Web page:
The Nigerian Guild of Editors (NGE) has expressed opposition to certain sections of the Nigerian Press Council Act 1992 (Repeal and Enactment Bill 2018) which is currently before the Senate.
The Guild is particularly against certain provisions of the law which tend to criminalise journalists and journalism practice, take away the power of the law courts and usurp the constitutional duties of academic institutions and regulatory agencies such as the National Universities Commission (NUC).
The Standing Committee of the guild said in a communique at the end of a meeting in Ikeja yesterday that the provision “bears the semblance of the obnoxious Decree 4 of 1984 and Decree 43 of 1993.”
The sponsors of the bill, it said, “have been unrelenting in their quest to cage the media under different guises, as the bill has come up under different administrations since 1961.”
“The Guild is piqued that the Senate could bring such a bill to the fore in spite of a subsisting court case on the same subject without minding that it is subjudice,” it said and also frowned at the attempt by the promoters of the bill to “arrogate to the council the powers to decide which training institutions and professional qualifications attained there from, should be acceptable for journalism practice in Nigeria.”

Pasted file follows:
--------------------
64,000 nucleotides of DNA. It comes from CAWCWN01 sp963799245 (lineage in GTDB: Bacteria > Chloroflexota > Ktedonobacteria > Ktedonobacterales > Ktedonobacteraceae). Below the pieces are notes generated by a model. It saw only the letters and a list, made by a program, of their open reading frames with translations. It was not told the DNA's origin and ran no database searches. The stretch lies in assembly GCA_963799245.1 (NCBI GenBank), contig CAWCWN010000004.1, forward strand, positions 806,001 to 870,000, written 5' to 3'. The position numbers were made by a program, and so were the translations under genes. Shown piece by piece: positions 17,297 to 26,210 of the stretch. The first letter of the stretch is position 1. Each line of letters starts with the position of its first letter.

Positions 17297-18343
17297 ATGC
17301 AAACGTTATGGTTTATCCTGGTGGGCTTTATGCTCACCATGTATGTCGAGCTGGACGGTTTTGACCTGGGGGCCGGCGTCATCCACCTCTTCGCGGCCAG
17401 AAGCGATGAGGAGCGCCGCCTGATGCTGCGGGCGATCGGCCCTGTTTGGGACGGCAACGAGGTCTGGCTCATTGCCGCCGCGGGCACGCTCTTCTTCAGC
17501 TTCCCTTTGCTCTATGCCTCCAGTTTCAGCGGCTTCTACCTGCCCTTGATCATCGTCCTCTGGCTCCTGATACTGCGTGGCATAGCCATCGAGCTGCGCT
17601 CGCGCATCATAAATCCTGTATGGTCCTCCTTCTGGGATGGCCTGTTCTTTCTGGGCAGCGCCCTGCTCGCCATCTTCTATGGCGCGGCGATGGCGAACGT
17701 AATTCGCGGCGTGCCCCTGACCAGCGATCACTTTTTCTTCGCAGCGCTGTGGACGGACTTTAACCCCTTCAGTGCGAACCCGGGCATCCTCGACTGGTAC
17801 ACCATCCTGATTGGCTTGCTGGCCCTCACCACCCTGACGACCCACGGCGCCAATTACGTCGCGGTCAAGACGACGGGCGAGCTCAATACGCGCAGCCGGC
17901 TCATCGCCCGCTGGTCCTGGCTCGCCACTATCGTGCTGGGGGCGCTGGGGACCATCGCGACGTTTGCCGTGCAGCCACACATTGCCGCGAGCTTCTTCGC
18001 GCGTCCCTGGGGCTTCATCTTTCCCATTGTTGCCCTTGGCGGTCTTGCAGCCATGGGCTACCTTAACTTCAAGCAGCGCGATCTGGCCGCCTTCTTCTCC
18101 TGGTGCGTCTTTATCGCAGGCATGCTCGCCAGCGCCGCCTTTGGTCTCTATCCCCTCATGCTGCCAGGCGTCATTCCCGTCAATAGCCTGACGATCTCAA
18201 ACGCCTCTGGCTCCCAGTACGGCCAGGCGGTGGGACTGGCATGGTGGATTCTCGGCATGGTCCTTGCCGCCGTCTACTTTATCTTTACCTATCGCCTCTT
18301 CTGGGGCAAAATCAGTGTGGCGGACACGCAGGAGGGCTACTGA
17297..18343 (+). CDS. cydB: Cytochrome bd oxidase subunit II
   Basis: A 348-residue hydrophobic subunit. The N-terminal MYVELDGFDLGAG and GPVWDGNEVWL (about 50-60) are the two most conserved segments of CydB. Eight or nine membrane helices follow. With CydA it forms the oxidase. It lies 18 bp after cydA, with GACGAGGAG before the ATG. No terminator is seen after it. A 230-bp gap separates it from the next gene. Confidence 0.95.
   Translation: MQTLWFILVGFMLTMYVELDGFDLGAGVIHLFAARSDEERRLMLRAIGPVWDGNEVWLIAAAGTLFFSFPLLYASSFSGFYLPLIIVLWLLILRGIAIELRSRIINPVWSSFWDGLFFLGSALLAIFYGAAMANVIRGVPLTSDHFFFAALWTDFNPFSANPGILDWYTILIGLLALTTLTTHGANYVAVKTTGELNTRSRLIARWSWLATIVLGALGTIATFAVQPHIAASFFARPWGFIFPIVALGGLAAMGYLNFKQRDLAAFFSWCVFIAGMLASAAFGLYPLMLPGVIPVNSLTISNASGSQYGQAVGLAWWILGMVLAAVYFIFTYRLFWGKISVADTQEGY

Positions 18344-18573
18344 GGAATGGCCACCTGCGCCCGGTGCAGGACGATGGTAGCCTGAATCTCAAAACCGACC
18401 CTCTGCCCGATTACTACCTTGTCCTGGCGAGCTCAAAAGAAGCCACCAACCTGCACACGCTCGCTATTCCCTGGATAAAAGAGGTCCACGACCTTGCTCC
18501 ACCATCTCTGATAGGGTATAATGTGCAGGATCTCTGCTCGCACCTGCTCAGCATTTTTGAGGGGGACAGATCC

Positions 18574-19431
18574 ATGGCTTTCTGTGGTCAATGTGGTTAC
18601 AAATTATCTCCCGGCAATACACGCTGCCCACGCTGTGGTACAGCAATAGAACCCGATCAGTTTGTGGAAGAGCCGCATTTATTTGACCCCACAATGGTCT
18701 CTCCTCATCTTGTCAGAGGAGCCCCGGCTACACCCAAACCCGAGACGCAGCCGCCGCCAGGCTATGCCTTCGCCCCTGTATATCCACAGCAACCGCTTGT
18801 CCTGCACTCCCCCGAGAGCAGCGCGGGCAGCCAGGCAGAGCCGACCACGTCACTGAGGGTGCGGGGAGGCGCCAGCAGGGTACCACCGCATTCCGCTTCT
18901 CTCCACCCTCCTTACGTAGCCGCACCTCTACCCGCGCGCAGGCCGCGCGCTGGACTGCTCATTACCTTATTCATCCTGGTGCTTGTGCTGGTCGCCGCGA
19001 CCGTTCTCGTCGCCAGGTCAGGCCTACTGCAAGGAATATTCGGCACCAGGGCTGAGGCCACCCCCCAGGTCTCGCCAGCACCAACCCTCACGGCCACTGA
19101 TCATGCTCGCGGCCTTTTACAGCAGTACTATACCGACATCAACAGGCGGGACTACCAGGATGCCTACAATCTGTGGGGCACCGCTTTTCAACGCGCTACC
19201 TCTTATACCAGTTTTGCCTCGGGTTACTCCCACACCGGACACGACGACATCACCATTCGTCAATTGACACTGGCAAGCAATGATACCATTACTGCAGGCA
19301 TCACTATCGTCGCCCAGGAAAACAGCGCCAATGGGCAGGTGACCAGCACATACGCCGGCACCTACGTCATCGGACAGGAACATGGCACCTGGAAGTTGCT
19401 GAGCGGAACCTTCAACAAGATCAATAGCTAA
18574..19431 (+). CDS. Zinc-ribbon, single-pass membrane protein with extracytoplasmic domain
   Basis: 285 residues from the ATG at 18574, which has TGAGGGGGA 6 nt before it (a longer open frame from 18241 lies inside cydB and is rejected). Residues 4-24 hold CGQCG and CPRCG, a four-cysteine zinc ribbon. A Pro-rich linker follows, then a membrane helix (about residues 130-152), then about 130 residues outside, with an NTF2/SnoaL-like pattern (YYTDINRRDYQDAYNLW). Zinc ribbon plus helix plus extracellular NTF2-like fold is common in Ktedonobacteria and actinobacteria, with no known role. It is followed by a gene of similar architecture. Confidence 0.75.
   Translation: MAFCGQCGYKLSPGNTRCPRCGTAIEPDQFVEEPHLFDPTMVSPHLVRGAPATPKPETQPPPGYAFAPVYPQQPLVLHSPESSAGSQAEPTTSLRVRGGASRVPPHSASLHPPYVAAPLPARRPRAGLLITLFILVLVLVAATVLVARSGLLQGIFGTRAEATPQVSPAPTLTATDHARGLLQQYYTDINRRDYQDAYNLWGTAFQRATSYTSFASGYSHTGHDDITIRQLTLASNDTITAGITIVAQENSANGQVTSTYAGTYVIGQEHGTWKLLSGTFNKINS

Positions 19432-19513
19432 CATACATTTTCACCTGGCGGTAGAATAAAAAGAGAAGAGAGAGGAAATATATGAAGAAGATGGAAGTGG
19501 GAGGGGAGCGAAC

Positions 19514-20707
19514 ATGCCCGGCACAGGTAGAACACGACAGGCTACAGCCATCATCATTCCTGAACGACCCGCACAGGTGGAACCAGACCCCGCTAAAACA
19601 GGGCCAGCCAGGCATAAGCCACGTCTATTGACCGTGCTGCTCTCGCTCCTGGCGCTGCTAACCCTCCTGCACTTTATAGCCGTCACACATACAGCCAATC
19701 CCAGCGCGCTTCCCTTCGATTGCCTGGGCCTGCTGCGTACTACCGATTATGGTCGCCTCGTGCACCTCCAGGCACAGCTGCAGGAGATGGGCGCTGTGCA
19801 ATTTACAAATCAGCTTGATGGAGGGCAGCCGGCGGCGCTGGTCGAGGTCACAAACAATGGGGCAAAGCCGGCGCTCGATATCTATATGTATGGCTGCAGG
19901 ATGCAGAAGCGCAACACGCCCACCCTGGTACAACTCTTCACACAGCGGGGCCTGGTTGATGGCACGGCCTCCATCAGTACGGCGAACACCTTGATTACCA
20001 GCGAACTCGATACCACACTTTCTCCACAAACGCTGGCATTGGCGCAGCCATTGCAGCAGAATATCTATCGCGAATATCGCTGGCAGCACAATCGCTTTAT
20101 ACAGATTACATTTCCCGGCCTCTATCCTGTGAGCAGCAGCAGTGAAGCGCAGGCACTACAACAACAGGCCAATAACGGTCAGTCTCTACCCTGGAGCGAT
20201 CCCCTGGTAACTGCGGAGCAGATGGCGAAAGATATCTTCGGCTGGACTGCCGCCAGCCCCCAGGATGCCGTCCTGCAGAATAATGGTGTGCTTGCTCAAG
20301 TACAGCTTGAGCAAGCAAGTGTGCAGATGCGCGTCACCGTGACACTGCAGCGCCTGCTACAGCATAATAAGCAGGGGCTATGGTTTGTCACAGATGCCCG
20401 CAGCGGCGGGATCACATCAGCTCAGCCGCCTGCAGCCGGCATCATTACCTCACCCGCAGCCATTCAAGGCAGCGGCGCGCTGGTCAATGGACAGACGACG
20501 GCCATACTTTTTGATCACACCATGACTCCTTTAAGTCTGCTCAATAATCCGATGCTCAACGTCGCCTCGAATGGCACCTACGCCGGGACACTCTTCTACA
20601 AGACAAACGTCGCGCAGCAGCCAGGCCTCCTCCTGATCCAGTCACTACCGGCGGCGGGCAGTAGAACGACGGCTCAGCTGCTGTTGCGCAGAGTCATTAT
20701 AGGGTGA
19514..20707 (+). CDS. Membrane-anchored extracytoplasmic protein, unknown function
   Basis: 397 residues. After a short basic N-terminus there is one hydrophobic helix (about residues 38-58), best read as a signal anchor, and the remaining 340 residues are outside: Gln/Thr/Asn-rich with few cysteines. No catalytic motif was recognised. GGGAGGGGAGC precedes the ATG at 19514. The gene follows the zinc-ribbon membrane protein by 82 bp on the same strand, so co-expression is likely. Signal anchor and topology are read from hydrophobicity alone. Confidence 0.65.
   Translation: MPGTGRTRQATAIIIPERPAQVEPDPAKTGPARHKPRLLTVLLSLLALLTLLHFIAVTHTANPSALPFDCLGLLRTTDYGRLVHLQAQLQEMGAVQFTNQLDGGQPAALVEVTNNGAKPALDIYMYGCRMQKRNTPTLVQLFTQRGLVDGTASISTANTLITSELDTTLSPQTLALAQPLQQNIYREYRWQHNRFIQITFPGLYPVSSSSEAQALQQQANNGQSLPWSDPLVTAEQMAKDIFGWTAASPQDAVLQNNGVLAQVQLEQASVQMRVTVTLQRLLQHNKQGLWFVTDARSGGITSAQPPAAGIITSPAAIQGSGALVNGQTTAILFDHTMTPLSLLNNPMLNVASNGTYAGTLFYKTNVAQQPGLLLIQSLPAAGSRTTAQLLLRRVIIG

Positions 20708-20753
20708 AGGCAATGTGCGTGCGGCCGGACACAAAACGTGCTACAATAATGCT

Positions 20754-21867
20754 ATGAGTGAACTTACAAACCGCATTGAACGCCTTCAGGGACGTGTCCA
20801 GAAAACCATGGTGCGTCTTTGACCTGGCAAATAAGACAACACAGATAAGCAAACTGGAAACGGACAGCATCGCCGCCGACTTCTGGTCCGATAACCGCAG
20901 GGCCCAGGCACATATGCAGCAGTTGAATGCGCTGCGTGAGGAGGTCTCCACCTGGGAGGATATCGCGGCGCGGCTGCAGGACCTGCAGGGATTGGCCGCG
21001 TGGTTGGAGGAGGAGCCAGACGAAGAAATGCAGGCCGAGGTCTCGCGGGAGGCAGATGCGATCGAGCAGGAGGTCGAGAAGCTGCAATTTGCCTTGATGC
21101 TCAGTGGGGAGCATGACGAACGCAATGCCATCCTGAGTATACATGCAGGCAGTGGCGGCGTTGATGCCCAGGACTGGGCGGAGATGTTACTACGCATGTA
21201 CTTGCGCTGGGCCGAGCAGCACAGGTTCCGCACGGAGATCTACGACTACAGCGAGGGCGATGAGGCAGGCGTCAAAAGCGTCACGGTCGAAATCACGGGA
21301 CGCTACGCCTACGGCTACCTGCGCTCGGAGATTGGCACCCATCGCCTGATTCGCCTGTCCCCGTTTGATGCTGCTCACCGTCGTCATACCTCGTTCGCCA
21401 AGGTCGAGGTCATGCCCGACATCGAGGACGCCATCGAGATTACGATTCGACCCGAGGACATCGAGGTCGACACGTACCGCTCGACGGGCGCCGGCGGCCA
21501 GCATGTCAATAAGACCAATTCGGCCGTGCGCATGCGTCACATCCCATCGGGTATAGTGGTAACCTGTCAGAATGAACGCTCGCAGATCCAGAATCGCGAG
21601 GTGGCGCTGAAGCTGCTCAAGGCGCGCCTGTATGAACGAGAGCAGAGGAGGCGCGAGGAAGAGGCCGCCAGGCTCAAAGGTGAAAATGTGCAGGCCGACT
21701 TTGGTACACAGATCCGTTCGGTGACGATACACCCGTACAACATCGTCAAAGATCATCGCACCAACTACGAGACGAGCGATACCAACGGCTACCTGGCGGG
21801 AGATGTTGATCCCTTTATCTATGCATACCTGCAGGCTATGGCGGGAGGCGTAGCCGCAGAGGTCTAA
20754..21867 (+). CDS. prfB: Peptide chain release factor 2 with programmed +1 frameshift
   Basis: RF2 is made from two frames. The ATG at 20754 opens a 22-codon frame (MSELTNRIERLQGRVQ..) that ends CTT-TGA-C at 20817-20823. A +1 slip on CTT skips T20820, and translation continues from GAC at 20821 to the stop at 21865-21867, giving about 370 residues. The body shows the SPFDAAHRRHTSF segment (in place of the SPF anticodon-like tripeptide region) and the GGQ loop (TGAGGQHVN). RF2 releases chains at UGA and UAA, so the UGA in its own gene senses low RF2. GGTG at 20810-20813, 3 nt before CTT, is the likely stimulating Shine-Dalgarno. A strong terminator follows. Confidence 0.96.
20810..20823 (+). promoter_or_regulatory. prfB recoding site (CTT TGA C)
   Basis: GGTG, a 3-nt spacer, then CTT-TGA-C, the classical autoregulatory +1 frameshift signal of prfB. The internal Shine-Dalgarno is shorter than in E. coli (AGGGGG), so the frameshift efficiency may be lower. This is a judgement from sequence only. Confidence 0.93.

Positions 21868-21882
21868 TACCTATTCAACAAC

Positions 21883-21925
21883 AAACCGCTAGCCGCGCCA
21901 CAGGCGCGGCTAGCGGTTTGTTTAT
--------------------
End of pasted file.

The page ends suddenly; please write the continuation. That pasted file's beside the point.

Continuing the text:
“This clearly abrogates the mandates of relevant accrediting bodies,” it said, wondering why the sponsors of this bill are “fixated on muzzling the press using draconian laws which are clearly targeted at making the watchdog toothless. Sections 22 and 39 of the 1999 Constitution, as amended, are clear on the role of the media.
“The Guild perceives this bill as provocative, primitive, anti-people and anti-press freedom at a time when advocacy for free press is gaining stridency across the world.
“It is noteworthy that there is nothing in this bill that shows how the council intends to create an enabling environment for the media to thrive as it is the case in other sectors of the economy. This is particularly galling at a time the media industry is in dire straits.
“The sponsors of this bill are clearly undemocratic and appear to suffer illusion of grandeur. They seemed to be totally oblivious of the fact that the media houses are businesses set up with investments apart from being the fourth estate of the realm.
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